Monday, 15 March 2010

Characters as role models

Here's a really interesting post from Manda on whether character (specifically Disney characters) have a moral responsibility to their audience:
In most of the films that you and I grew up with, no matter how powerful women appear to be, they always need a man to rescue them. When you really analyse Disney films, they come across as inherently misogynistic. But are we reading into them too much? How much have they affected our views of the cold, hard Real World? Do we really aspire to be like these cartoon women?
It's a never-ending debate - do storytellers have any responsibility to portray a good, positive moral message?

I'm always inclined to say no - it's not the job of a writer to lie in order to make the audience feel happy. They do what they need to do to tell a good story. Similarly, a writer has no responsibility to show the world as it is - is it wrong of Tarantino to show Hitler dying the way he does in 'Inglourious Basterds'? Some poor little children might fair their GCSE History afterall:

Q How did Hitler die?
A He was shot in the face a million times by a bunch of American bastards while the cinema burnt down cos of that woman who decided to kill everyone because she's a Jew and her parents were killed in the first scene!

However, when it comes to children's stories, I find it hard come down on the side of "anything goes." Because the truth is - children are impressionable; what they see, hear, learn at age 6 influences their entire lives.

But what goes? What should / should not a child be exposed to? I'm sure there's not one among you who didn't watch a certificate 18 movie before the age of 18. I watched The Terminator when I was 7 and it scared me shitless! Does that mean my parents are bad parents? I'd say no - (a) they had no clue I was watching it and (b) I turned out ok (ain't hindsight a wonderful thing?!) But there are some people out there who would condemn a parent who let their child be exposed to such graphic violence and strong language.
Probably the one thing in these movies that does cause us to be disaffected as we grow older is the realisation that not everyone gets a fairy tale ending. But I don't think that's necessarily Disney's fault; their job is to entertain (and make a profit while doing so)- no child is going to watch a movie where the Prince and Princess go through a messy divorce and argue over who gets to keep the condo in Clearwater, Florida. Unfortunately, while most of us dream of meeting our Prince Charming (our own ideal- the Disney version is always impossibly bland), we know we're not going to get swept off our feet.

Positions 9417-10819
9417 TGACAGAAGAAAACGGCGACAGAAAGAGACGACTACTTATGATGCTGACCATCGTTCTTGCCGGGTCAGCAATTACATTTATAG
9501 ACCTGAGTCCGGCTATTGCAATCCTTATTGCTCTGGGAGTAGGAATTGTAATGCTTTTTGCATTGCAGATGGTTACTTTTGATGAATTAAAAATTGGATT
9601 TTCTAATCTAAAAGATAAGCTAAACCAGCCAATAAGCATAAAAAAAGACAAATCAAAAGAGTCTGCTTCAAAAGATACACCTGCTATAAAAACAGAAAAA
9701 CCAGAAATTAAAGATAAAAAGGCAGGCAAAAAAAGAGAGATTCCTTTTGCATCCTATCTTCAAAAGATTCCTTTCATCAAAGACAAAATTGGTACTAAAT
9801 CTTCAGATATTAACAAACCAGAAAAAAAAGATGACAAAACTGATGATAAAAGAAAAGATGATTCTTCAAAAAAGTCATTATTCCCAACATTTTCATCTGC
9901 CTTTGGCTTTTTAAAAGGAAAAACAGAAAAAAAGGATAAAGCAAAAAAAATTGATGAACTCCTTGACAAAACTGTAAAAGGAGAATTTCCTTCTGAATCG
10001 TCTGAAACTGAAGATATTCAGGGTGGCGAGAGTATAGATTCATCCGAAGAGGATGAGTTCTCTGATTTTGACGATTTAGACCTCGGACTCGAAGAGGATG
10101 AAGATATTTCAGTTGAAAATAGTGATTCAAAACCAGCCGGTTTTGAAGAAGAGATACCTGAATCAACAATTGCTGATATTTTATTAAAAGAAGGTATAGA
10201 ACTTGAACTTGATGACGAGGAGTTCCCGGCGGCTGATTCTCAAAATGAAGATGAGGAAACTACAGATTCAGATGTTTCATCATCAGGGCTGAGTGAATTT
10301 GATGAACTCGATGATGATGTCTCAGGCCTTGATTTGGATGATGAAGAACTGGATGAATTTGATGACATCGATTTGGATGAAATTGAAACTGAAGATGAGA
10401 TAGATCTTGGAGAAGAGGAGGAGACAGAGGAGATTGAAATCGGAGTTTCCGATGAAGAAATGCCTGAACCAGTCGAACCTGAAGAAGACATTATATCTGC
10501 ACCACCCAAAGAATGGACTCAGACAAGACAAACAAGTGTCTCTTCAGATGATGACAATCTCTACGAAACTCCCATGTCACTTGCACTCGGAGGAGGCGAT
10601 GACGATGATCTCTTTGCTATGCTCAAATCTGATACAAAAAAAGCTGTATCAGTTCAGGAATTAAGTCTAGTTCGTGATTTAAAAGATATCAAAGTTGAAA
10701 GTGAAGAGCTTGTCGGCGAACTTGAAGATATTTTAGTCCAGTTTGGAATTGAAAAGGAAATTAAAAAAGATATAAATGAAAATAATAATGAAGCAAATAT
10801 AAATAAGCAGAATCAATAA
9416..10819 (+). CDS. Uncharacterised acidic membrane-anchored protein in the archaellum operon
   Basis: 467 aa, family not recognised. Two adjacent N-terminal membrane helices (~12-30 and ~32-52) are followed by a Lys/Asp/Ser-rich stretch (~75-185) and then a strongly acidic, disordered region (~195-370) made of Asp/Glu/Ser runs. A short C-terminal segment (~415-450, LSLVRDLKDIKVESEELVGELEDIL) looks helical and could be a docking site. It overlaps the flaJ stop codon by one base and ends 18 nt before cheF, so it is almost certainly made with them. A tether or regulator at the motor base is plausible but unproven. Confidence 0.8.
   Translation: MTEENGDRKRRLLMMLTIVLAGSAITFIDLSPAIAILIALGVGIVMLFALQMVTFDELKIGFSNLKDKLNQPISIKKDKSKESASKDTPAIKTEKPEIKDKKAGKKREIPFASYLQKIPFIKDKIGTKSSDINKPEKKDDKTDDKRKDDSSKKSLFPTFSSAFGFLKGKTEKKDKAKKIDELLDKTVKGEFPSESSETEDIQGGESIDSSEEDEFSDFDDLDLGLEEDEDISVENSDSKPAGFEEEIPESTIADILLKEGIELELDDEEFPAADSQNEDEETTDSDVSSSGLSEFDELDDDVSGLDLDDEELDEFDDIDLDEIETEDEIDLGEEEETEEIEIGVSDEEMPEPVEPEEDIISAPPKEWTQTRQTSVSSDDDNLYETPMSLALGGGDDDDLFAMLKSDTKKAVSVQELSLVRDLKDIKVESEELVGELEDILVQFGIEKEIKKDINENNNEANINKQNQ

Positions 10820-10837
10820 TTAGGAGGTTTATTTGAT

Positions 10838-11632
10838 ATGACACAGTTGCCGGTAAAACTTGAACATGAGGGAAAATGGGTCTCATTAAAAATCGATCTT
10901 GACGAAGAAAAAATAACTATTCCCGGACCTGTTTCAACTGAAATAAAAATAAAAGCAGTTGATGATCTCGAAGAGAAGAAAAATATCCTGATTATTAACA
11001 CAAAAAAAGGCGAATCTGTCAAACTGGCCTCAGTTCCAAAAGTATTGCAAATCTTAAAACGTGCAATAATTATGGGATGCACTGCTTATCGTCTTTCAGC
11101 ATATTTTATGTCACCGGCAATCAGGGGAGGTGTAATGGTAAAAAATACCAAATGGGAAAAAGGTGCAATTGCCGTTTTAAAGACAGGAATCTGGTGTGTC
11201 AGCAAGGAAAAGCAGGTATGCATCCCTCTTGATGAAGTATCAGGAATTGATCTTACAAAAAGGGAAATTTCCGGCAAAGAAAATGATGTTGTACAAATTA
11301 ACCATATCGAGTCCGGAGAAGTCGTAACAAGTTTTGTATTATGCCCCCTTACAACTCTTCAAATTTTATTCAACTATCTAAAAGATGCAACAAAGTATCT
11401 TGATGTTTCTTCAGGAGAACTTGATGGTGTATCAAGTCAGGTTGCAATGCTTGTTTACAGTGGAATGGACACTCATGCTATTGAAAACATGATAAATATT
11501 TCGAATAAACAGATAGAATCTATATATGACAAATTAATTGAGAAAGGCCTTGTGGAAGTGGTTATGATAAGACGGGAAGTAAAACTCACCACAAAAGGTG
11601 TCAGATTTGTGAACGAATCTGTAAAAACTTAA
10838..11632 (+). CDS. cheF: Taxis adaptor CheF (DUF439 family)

Ah fairy tales - now we're entering fun territory! There is this belief that a fairy tale has a happy ending and that it's meant for children. Would you let your child be exposed to fairy tales? You may say no, but most will say yes. Now answer this - would you let your child be exposed to the original fairy tales?

See? Not many people really know what the original fairy tales were like. But you know one thing - they're not going to be the same as the ones we know! First of all, these stories were written in a time of different moral values, class positions and gender expectations. Second, there was no censorship, as they were often told verbally until someone decided to write them down; there are many versions of the same story, varying in content.

Let's take 'Beauty and the Beast' - the Disney version sees a grumpy monster who develops a heart and falls in love with a beautiful woman. He then transforms into a handsome prince and they live happily ever after. In the old version I read, the beast was a little more.....blunt. Every night he asked the beautiful woman if she would sleep with him (we're talking sex here, not cuddles). Every night she told him no (cos he's a beast and whatnot). She soon grew to not only tolerate the beast, but also love him. One night, in the darkness, a man comes into her room and - with no idea who this man is - the woman has sex with him. Only later does she realise it is in fact the beast himself.

Hmm....would you tell your young child that story? Maybe, but you'll probably remove that sex material. What you'll be left with is the Disney version.

Now look at 'Sleeping Beauty' - after pricking her finger on the needle(?) the princess falls asleep. But along comes a handsome prince...........who proceeds to rape the unconscious princess, leaving her pregnant.

Ok........would you tell that story to your ever-so-impressionable child? I bloody doubt it! But why not?
Characters are a way to tell a story- a story that is predominantly meant to entertain. Are they a reflection of society? Not necessarily. Is there a need for females in fiction to be more aspirational? I don't think so. If we are looking for role models, we should be looking in our real lives. However, it's always nice to read about or watch a realistic character you can relate to. This is why I think a book like Pride and Prejudice is loved not only because Elizabeth lands Darcy (the super pretty powerful rich dude from Derbyshire) but also because Elizabeth herself is an awesome figure in literature. She's not the prettiest girl in school (Oh no, Bella Swan disease!) but she's clever, assertive and witty. More importantly, she makes mistakes. She feels vulnerable sometimes.
So what do you think? Should we stop looking to fiction for role models? Should we look to the outside world? What about children? What moral code should children's literature conform to? Afterall, Shrek successfully bitch-slapped the hell out of Disney and it's still popular with the youngsters. But again, the guy saves the girl. Do things need to change? Can you change them?